proof techniques – How to specify mutated types mathematically?

Say I have an object which I pass to a method, and the method returns that same object, just mutated.

So it goes like this:

doSomething({ a: 1 })
// { b: '1' }

function doSomething(input) {
  input.b = String(input.a)
  delete input.a
  return input

How do you specify a type for this object and type for the action properly in detail? Not necessarily using any particular language or framework or tool, but generically, mathematically? What should happen here? I understand this is why you introduce immutability and pure functions. That would make it easier, so you start with one thing, leave it unchanged, and then receive a completely new object, which starts as output in an “unchanged” state sort of.

But without resorting to this immutability and pure-function state, how would you mathematically specify the types and the “transformation” (function) in this case?

type DoSomethingInput {
  a: Int

type DoSomethingOutput {
  b: String

This is partially true. However, it doesn’t take into account the fact that the DoSomethingInput object is no longer of that type! It got mutated in the process. So part of me just wants to do this:

type DoSomethingObject {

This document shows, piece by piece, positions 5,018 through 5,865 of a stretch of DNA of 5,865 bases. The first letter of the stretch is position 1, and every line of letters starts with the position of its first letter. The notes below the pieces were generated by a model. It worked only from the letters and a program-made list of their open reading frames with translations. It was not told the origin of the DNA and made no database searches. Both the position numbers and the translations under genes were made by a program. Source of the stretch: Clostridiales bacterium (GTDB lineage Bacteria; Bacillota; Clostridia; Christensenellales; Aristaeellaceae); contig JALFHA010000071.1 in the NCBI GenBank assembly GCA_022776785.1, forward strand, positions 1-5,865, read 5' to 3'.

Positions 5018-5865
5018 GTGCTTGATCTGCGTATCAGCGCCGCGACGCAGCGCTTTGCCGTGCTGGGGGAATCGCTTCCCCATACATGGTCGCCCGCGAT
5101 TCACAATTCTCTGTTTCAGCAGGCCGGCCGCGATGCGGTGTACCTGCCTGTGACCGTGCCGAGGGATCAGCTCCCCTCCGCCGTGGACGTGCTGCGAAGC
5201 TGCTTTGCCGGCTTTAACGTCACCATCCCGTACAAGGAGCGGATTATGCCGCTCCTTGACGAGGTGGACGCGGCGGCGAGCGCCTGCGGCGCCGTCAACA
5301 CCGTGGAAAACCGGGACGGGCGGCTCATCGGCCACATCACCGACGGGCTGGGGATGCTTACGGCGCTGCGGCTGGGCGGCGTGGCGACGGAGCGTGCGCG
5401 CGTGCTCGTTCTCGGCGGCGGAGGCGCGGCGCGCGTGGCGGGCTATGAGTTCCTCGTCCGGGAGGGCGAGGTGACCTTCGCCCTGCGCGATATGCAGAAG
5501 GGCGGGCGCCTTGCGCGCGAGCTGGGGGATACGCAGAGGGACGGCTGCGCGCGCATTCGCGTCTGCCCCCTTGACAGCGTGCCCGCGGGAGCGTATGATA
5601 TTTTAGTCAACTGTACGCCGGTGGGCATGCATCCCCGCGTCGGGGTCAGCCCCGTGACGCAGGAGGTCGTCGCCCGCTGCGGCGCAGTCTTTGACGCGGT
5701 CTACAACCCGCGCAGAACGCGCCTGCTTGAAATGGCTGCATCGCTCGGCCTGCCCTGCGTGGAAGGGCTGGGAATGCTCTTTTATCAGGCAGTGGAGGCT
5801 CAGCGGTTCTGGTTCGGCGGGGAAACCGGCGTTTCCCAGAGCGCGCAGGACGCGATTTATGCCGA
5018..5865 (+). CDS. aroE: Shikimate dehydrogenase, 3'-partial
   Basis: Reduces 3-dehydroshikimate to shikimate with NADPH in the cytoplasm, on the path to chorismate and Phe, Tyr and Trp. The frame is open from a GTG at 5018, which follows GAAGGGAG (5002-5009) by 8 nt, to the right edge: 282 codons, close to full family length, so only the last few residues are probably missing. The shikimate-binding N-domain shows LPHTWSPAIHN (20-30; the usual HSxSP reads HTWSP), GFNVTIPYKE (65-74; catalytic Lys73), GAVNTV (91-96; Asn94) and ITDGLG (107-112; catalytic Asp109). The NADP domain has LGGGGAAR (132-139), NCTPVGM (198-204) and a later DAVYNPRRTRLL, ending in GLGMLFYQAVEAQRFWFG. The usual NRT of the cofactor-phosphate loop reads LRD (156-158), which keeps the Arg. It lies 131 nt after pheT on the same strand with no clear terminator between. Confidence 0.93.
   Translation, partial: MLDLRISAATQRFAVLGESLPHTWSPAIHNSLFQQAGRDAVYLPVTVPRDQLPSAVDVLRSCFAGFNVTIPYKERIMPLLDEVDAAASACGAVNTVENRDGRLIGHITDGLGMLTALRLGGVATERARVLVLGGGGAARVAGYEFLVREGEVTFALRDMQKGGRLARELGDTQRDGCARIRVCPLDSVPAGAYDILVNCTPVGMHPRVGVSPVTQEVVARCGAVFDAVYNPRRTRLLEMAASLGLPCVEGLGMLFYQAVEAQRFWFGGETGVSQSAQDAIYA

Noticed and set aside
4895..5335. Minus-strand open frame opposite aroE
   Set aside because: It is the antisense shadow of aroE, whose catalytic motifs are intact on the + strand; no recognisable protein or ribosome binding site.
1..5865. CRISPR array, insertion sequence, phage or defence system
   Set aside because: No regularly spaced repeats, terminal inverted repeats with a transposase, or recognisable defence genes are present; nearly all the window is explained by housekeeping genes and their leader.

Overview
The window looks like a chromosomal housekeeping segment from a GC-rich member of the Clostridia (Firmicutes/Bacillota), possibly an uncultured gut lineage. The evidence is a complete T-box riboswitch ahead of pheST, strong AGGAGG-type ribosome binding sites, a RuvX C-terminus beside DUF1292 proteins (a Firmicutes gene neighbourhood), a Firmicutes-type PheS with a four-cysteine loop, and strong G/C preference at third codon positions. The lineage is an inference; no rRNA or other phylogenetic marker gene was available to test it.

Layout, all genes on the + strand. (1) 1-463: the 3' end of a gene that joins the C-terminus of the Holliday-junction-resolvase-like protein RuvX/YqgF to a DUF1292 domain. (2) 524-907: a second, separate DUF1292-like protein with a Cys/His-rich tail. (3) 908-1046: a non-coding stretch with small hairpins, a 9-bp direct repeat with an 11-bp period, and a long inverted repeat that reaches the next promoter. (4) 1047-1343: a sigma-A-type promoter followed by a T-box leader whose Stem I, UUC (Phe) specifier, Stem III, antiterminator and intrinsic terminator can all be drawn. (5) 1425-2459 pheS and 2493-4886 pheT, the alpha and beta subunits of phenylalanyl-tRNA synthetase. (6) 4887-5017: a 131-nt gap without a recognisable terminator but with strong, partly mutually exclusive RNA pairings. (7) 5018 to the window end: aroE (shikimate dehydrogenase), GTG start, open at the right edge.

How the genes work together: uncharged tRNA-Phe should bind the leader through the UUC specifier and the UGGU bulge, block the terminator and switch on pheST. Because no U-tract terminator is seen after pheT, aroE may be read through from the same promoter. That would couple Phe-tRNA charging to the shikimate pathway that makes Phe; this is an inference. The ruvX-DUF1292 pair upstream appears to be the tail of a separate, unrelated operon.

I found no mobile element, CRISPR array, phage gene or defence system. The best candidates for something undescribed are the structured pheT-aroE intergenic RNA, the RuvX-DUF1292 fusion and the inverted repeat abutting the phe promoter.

a?: Int
  b?: String

Then at the start, the optional a is present but b is absent, and at the end a is absent and b is present.

But imagine we had a way more complex deeply nested object structure to start with, and then we mutate that object in extremely complicated ways. Too much to try to write an example of this, so just imagine that. Then we would probably have a type DoSomethingObject with almost every of 100 deeply nested properties all optional, which would start to not make sense. Perhaps there are 5 or 10 intermediate “clearly distinguishable” substates of this object while it’s being transformed. Then it would make more sense to organize the type differently. But in the end, still, it is being mutated in crazy ways… So how do you say “this type starts as x and ends as y”?

That is, to put it in a different way, we start with DoSomethingInput, and that is replaced physically by DoSomethingOutput I guess. After the action/function/transformation, there no longer exists an object of type DoSomethingInput, that object is now of type DoSomethingOutput. It’s as if like this:

globalWorldState = ( { a: 1 } )
actionApplied(globalWorldState) // doSomething
globalWorldState = ( { b: '1' } )
where globalWorldState(0) = globalWorldState(0)'

But even something like that doesn’t make sense, it doesn’t capture it. You would have to say more like:

where globalWorldState(0) = globalWorldState(0)'
  yet added b: String(a)
  and then removed a

Basically I’m wondering how to do I conceptualize this and capture it in type definitions, in a mathematically general way? I would like to say that some input object to an action becomes the output after being mutated, and so the original typed input is gone and it’s now of a new type. How could that be stated mathematically?